My affair with Fuji began several years ago. I was a die hard Nikon shooter that had progressed all the way up to a D700 with a slew of lenses, a massive battery grip, wired trigger, several SB-900s, and pretty much anything else I thought I needed. Let me get something out of the way before I go too far. I have GAS. That’s Gear Acquisition Syndrome. Most of us hobbyist photographers share this problem. Which brings me to my next disclosure. I’m just that… a hobbyist. By day, I service professional motion picture lenses – something my Father and I have been doing successfully for the past decade. It’s loads of fun and I truly enjoy my job. I get my hands on some of the worlds finest optics which makes photography a natural hobby for me. I dabbled as a freelance photographer in my early twenties working for a number of magazines – traveling a bit on assignments. Just enough to fund my GAS and continue to buy more junk.
You can usually tell if someone has GAS if they own more than two camera bags. At one point I think I had about four camera bags for my, dare I say, impressive Nikon setup. I began to cut back on my budding profession and keep the photos to strictly a hobby, mostly while traveling. I think the breaking point was going to Disneyland with my wife with a full D700 kit (battery grip, 14-24mm, 24-70mm, etc.). Somewhere between “It’s a Small World” and “Toon Town” I think it hit me that this setup was simply unnecessary and frankly silly. Shortly thereafter I began carrying around an Olympus E-PL1 which was the entry level Olympus PEN Micro 4/3 camera. I had laying around my bench that I used for testing lenses. Since the Micro 4/3 mount was so shallow, it allowed me to mount just about any lens I needed to it. I really do think that Olympus was among the pioneers of the mirrors revolution. Anyway… I really enjoyed the camera for it’s compact, lightweight nature and eventually sold off all my Nikon gear to fund a new era of Micro 4/3 lenses including the very nice Panasonic/Leica lenses that were available.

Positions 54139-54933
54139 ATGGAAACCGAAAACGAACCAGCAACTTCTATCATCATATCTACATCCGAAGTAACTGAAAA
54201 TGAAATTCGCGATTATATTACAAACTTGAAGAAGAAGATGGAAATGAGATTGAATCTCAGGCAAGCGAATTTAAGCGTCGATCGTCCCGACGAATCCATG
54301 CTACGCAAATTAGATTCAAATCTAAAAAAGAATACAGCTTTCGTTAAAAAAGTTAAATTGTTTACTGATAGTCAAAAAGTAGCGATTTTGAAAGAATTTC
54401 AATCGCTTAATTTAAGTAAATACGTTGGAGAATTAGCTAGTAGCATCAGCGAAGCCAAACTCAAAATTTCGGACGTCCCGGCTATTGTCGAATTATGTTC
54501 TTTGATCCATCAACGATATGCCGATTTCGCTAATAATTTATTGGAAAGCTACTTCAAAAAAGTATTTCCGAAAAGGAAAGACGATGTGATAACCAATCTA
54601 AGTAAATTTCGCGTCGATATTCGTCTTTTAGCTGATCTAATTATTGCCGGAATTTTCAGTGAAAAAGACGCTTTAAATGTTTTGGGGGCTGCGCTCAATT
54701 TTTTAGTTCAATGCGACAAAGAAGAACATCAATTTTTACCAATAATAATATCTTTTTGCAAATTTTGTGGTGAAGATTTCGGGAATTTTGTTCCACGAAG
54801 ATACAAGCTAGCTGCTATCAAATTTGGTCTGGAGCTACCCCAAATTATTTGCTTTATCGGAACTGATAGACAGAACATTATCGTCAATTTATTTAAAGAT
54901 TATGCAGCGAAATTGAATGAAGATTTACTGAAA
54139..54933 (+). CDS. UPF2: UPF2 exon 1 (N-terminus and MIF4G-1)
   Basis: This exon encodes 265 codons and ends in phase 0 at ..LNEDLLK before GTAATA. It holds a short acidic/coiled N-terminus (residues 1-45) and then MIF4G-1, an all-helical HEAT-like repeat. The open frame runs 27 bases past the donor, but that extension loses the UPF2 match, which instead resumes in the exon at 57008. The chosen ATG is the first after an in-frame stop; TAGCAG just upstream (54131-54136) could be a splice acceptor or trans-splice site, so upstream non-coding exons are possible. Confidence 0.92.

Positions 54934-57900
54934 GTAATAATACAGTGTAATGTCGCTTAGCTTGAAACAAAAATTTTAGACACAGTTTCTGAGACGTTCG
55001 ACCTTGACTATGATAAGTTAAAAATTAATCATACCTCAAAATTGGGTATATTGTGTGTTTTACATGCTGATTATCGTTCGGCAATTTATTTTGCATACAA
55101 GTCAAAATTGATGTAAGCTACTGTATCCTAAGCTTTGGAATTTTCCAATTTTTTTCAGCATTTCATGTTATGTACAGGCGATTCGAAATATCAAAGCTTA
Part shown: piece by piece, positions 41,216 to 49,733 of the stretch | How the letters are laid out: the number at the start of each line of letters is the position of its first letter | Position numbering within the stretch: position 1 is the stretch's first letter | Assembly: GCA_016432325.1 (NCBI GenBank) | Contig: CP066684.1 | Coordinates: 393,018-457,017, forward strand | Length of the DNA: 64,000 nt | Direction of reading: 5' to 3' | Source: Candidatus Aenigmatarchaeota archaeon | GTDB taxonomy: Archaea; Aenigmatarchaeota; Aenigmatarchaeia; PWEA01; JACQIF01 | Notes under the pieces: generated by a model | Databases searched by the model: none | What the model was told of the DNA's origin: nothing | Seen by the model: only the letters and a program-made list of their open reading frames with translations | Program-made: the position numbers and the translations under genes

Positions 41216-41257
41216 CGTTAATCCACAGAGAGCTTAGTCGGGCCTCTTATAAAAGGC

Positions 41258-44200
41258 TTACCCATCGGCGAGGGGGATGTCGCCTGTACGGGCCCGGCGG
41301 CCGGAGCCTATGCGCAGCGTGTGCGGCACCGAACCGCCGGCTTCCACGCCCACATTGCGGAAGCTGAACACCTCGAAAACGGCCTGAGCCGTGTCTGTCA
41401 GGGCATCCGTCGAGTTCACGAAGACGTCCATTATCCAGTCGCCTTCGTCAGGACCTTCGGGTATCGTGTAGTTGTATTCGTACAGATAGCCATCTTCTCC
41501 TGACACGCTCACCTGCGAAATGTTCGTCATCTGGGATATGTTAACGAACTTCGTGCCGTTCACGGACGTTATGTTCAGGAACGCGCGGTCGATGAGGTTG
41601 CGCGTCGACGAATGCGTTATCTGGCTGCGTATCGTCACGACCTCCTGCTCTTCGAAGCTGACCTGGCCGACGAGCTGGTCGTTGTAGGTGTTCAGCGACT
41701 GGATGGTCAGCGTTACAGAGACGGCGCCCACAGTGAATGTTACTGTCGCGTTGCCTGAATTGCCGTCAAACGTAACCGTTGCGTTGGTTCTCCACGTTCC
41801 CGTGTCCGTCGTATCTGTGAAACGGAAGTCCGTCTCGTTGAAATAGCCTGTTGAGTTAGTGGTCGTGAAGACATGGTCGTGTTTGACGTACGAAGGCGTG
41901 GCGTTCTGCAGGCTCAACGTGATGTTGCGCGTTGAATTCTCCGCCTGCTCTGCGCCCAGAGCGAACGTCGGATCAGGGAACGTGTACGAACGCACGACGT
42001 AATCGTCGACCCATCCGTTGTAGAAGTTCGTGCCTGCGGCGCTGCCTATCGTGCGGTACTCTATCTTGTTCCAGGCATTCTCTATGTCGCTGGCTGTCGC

This new Olympus setup evolved over the next six months or so including a few camera upgrades climaxing with a OMD-EM5. In fact, I still own both the original E-PL1 as well as the OMD-EM5. A few of the lenses are long gone as a result of a break-in at my office… But that’s a story for another time. Happily shooting with the OMD-EM5, part of me still felt that something just wasn’t there (again with the GAS). I wanted something for compact, more discreet. For example, while I strongly preferred the superior image quality and faster aperture of the Leica 25mm f/1.4, I stuck mainly to the Leica 20mm f/1.7 strictly for it’s smaller, lighter design. There were a handful of options I began looking into including some of the Leica offerings which were primarily rebadged Panasonic equipment as well as a few other options. The primary reason that I didn’t make the switch from Olympus was lenses. At the time, no other mirrors system offered optics that excited me.
Enter: the Fuji X100. When the X100 was announced, every bit of it interested me. From it’s larger (larger than Micro4/3) sensor, to it’s purpose built lens and compact size, to it’s proper build quality. I took the plunge and pre-ordered the X100 months before it’s release. Fast forward a few months and I had the X100 in-hand and began carrying it everywhere I went. Every part of me wanted to love the camera. But it simply wasn’t meant to be. As any original X100 owner will tell you, the auto focus was garbage. The manual focus was even worse. There were still aspects of the camera that I loved. The image quality was excellent! I loved the color reproduction, the sharpness (when it decided to focus), and of course the form factor.
I ended up selling off the X100 to buy an X-Pro1 shorty thereafter and that’s where my infatuation with the Fuji X system really took off. I began trying out the Fuji lenses, mostly primes, and fell in love all over again. I do enjoy zooms from time to time, but I’m something of a speed freak – drawn to the fast, beautiful primes that Fuji began rolling out steadily, beginning with the 35mm f/1.4. I eventually upgraded my X100 to the X100s and offloaded the X-Pro1 for the X-T1 which is, at the time of writing this, my current Fuji X camera collection. I’ll go into more detail about which lenses I have and why in future posts.
The point of this blog will be to share my experiences with the Fuji X system for others to enjoy at the expense of my GAS. Along the way I’ll scatter some links to buy items that will support this blog and continue for all to enjoy. I’m all about sharing info so if at any point you have questions or want to see a review of a specific piece of gear, feel free to drop an email.